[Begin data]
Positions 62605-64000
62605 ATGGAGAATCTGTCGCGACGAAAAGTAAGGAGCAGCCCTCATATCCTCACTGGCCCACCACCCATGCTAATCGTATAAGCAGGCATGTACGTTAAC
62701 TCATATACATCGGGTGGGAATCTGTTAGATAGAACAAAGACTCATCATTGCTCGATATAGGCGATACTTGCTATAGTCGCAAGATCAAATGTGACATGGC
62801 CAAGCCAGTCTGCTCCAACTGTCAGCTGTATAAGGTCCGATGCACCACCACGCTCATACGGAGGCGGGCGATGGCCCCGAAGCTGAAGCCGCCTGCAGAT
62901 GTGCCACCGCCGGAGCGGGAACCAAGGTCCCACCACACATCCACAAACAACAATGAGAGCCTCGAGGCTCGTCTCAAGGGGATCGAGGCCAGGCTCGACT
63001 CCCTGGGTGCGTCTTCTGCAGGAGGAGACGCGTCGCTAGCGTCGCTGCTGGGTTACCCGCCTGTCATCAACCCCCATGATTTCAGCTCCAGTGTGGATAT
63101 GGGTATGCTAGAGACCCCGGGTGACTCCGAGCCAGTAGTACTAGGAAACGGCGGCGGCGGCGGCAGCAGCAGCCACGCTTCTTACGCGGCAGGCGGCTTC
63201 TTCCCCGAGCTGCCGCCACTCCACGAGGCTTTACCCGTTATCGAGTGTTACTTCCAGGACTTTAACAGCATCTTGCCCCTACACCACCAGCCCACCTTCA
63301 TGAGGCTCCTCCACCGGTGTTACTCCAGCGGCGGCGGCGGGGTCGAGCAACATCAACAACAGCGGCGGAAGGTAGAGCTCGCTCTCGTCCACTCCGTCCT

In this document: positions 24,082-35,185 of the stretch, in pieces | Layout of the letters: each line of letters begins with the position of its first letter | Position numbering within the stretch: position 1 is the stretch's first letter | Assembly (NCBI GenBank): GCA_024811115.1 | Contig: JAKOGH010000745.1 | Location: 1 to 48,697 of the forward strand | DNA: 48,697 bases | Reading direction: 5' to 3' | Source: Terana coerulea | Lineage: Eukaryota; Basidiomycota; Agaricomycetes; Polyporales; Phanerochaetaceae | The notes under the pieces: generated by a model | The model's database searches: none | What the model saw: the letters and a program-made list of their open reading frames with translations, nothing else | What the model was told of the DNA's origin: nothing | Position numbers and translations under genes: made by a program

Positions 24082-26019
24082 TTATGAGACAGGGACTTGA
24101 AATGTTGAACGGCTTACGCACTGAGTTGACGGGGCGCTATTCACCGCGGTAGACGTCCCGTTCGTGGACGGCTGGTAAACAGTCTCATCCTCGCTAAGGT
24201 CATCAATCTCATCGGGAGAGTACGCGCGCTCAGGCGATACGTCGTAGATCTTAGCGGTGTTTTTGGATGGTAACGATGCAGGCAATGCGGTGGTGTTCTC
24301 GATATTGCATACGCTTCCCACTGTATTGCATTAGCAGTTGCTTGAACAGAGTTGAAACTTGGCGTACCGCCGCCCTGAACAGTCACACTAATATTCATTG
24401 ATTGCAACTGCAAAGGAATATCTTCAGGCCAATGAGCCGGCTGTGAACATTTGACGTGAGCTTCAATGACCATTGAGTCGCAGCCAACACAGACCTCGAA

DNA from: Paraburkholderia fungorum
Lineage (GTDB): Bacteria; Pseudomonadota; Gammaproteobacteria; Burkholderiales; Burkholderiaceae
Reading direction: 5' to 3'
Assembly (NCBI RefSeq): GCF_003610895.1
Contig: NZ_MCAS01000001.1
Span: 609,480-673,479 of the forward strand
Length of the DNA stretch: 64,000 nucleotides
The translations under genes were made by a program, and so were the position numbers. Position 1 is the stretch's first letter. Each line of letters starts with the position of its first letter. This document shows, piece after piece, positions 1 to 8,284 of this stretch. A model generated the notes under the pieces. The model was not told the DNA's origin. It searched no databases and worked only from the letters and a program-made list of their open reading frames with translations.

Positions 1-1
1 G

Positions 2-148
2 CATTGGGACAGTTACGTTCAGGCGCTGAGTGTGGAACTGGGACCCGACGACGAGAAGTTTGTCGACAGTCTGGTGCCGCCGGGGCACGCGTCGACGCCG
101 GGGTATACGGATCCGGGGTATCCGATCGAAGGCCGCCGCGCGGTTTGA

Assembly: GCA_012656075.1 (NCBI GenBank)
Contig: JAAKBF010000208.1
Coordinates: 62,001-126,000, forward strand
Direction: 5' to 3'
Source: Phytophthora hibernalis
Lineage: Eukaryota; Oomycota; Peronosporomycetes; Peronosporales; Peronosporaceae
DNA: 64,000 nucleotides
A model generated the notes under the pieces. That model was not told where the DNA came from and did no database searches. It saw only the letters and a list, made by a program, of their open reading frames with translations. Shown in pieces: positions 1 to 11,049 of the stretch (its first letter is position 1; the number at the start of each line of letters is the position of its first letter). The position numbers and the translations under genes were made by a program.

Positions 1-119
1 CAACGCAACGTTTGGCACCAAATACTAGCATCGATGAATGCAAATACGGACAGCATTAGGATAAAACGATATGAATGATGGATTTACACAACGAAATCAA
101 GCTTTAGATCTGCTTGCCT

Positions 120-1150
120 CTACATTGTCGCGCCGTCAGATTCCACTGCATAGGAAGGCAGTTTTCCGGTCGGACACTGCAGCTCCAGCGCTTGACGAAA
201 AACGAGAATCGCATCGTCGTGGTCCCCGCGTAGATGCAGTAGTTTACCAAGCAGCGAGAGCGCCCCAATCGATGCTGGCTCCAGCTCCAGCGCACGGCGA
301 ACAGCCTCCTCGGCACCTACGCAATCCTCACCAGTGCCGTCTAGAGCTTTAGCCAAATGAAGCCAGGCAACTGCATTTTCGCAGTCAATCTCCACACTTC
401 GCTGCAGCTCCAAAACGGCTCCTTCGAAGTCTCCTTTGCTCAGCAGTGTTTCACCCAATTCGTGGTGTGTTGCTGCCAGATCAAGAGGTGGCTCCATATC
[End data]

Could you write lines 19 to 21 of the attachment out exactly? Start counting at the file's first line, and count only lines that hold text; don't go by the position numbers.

Reading direction: 5' to 3'
Assembly (NCBI RefSeq): GCF_003610895.1
Contig: NZ_MCAS01000001.1